May Your name be glorified in all the earth, God!!!


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Two wonderful things happened that were just God-straight-to-me kind of things.

So, August 18 rolls around, and I don’t know how we’re going to get through the month without running every little pot of savings into the ground. Still half the month left.

So I mull about this. I have some clients who haven’t paid me yet but will when I get to them … So I think, well, God, maybe that’s it, this is how You’ll provide for us. So when should I plan to go see them?

And God, well, you know how God can just let you know things. And I knew I was not to push that plan and wait and pray and just not worry about it. But I certainly saw no other options for provision in sight.

DSCN5616 DSCN5612My friend pictured here is on deputation to be a missionary here and she came for a month’s visit, and she so wondrously made time to stay with us for a few days. She literally was my arms and legs, while I was holding a teething, sick, fussy baby. She washed tons of dishes and fruits, cut apples, cleaned grapes, cleaned the house, home schooled the girls, babysat, drank coffee with me, you name it.

I saw her off on the train tonight. She slips a card in my hand at the last second. So I open it later, and she has stashed 200 dollars there!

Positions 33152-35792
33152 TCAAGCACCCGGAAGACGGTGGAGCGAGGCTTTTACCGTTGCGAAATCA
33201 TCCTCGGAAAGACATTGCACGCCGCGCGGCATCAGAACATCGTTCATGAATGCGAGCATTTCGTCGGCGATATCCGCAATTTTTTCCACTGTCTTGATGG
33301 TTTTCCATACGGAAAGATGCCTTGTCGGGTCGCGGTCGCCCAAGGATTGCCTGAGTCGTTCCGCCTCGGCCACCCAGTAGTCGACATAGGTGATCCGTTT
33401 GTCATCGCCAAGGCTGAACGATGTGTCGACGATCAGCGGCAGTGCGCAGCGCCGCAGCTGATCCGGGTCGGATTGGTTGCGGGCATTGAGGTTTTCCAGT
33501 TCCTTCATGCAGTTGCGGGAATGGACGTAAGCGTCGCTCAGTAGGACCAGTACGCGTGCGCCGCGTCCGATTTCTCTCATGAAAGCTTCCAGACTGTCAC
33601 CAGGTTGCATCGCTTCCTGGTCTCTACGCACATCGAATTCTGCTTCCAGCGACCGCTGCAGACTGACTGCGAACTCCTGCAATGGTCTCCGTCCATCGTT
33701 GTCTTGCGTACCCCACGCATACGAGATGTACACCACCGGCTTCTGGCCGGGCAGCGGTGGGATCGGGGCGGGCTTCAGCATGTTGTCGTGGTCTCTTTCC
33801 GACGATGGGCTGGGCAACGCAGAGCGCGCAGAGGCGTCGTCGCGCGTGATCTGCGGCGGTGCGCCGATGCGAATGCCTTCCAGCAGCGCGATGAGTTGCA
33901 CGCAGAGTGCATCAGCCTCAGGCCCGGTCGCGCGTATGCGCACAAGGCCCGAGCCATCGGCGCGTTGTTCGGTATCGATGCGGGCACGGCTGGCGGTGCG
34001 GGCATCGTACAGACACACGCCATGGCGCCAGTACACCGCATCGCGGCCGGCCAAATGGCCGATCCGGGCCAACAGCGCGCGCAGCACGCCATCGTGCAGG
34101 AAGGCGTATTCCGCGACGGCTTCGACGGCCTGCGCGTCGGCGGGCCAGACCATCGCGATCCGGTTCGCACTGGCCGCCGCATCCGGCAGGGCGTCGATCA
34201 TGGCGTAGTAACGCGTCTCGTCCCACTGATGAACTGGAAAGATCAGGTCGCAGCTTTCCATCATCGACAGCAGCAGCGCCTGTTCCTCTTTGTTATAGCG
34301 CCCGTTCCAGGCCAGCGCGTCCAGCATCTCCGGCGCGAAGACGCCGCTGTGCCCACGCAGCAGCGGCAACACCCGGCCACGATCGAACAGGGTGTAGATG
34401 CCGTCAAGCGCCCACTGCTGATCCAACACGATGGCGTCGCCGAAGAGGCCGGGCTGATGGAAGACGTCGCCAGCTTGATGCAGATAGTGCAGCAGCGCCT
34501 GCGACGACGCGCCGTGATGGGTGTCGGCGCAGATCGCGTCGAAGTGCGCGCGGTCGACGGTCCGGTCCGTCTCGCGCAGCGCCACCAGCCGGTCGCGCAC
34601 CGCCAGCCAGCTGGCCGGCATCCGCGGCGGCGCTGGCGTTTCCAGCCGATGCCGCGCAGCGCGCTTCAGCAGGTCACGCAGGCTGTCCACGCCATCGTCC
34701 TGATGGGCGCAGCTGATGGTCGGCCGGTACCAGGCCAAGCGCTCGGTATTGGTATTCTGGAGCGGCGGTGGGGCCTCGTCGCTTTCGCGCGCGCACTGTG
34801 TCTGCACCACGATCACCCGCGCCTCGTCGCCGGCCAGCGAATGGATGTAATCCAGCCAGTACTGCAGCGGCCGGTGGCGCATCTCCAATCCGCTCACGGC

DSCN5634oh my word. Thank You, God. He is so wonderfully personal.

Then, talk about being personal and specific, I’ve been wanting a world map. We have a placemat-sized one somewhere that I can’t find. And I wanted something a little bigger. Priced them upstairs in the mall at the bookstore, but 25 dollars is an awful lot for a map.

So …. so so so. I’m at my friend Tulipgirl’s house today. Not only does she load me up with great books, is buying more that I need for home school, gave me things for the center and boxes for packing,  … she is giving me an ENORMOUS world map!

oh my word.

what more can I say? I need to end this post somehow.

Unless the LORD builds the house, They labor in vain who build it; Unless the LORD guards the city, The watchman keeps awake in vain.  It is vain for you to rise up early, To retire late, To eat the bread of painful labors; For He gives to His beloved even in his sleep.
(Psa 127:1-2 NAS)

I feel as though God has given to me “in my sleep.”

P.S. Josie’s comment reminded me of another incident I wanted to share. My missionary friends provided several loaner dresses for Skyla and Vika to be flower girls in the wedding a few weekends ago:


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Years ago, I visited Ukraine to teach some writing classes, and I stayed a sweet friend’s house in Belaya Tserkov. She was making a meal for us, and so she just walked out into the garden that surrounded her house and cut some dill to use.

Ever since that little romantic moment of eating fresh foods immediately from your own yard, I wanted to experience that.

Now, confession, I go out to the garden of our rehab center that the guys planted, and I have NO CLUE which plant is the potato plant that I need to dig up in order to get out the potatoes. It all looks rather like a jungle to me, so someone still helps with that. …

But I’ve done fresh green onion salad, fresh cucumber salad, fresh mint for the tea, fresh apples and plums … It’s just my romantic dream come true.


DSCN5451 DSCN5454 DSCN5455 DSCN5456 DSCN5459DSCN5552 DSCN5553